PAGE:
Michigan Held A Funeral For 29,000 Pizzas
It's pizza week at Cracked. We were very hungry when thinking up this week's theme.
When the FDA orders a recall, we recoil in disgust at those germs swimming in our canned peaches. But spare a thought for the vendor, possibly blameless in this fiasco, and for all those uneaten food items, doomed for an ignominious end.
In 1973, the FDA detected traces of botulism in an Ohio plant that canned mushrooms. Possibly, the fault originated with the Solbern Corporation, who made the mushrooms, but the tainted shrooms passed from them to the United Canning Company, then to the Tolona Pizza Products Corporation, and then to Fabbrini Family Foods, a maker of frozen pizza. Mario Fabbrini leaned that he must buy back 29,000 pizzas from retailers and destroy them.
He gave the pizzas a worthy sendoff. On March 5, he borrowed some land from a famer in his town of Ossineke and invited the town to the Great Michigan Pizza Funeral. He dug an 18-foot grave in the ground and dropped the tens of thousands of pizzas into it using four dump trucks. Hundreds of people showed up, including the mayor. The idea was to tell everyone, yes, you've probably heard about that botulism scare, but look, here's me getting rid of all those bad pizzas. There's nothing to fear going forward—in fact, look, here's the mayor eating some untainted Fabbrini pizza in front of you all.
As a defense campaign, Great Michigan Pizza Funeral failed. Fabbrini lost some money on the original pizzas of course (the pizzas should have retailed at $60,000), and business stayed bad afterward too. People, still suspicious, didn't want to buy his mushroom pizza, and he substituted other varieties to make up for it, including some more expensive ones, but people didn't go for that either. He estimated his losses at around $350,000. It's possible—and we're just speculating here—that even people who hadn't heard about the recall heard about this brand burying thousands of infected pies, and this left them more wary of eating the stuff, not less.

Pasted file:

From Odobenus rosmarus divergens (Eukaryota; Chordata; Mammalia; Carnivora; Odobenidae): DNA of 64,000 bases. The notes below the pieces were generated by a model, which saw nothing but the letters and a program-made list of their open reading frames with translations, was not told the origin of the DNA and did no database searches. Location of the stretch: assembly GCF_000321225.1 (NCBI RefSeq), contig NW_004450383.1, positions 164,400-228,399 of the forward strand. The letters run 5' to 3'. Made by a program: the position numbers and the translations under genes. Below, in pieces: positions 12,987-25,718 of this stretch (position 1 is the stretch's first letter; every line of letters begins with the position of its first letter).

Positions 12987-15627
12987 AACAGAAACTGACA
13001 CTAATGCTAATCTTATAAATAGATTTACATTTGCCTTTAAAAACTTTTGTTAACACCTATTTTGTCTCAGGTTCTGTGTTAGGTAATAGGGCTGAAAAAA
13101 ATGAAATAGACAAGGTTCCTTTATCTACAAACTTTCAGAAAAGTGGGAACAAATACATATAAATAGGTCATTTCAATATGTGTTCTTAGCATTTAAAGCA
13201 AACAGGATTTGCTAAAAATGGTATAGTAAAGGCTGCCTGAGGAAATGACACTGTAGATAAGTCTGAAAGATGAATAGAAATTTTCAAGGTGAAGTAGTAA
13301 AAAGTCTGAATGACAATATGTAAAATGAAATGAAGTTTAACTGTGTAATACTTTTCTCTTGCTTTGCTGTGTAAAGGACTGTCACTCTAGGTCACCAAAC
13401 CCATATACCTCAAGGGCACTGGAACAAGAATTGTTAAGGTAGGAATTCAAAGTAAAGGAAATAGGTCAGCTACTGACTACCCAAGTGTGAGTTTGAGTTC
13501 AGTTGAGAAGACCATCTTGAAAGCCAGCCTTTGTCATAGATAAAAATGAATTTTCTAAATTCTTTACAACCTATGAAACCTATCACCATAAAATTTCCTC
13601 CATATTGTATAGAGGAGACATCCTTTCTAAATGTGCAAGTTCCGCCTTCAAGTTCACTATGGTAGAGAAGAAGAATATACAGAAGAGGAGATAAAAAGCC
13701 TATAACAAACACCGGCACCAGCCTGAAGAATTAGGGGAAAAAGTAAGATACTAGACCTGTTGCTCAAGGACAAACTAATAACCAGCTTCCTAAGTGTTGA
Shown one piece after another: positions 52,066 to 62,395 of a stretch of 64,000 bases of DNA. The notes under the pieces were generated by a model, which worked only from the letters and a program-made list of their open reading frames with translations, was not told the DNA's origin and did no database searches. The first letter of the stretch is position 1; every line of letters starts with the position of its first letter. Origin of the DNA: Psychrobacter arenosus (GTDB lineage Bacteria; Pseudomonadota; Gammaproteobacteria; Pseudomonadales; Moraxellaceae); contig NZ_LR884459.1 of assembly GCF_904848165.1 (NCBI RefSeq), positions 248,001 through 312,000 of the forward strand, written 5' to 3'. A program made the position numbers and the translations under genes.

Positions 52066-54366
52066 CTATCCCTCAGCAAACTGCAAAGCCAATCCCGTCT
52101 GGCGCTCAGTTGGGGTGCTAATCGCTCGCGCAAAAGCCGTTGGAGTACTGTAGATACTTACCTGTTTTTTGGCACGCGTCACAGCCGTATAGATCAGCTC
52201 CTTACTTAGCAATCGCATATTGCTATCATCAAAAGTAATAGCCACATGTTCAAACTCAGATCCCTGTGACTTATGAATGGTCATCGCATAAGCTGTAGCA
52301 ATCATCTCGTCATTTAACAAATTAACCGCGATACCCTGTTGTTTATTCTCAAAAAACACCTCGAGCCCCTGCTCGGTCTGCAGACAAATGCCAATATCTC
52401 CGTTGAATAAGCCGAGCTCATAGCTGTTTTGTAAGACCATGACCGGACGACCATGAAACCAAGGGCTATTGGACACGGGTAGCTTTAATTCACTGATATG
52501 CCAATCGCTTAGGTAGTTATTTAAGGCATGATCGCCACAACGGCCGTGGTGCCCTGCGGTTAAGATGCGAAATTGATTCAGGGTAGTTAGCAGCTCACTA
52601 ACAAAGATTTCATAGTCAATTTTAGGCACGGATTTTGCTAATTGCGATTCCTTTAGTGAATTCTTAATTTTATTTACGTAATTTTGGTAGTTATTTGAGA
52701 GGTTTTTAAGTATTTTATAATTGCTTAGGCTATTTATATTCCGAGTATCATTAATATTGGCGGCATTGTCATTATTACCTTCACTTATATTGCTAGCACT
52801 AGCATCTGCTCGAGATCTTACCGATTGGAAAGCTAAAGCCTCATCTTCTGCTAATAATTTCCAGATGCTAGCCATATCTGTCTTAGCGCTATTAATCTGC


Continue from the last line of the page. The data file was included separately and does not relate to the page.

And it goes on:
Mario Fabbrini had come from Fiume, a city originally part of Italy and today part of Croatia. He spoke of having suffered under Communism, Nazism, and Fascism, and said he was thankful for the success he'd enjoyed in America ... the success he'd enjoyed until the recall.
He shouldn't have had to pay for the botulism scare, but maybe someone else did. He took the United Canning Company and the Solbern Corporation to court, and when the case was finally decided in 1979, he won a settlement. Not enough to cover all his losses, but he got $211,000.
However, maybe he should have really directed his anger at the FDA. He recalled his pizzas not just because his supplier had some dirty mushrooms in their plant but because the FDA tested his pizzas directly by feeding a sample to mice, and they reported that the mice died. But it later turned out that mice hadn't died of botulism at all but of something totally unrelated. His pizzas might have been perfectly safe to eat all along.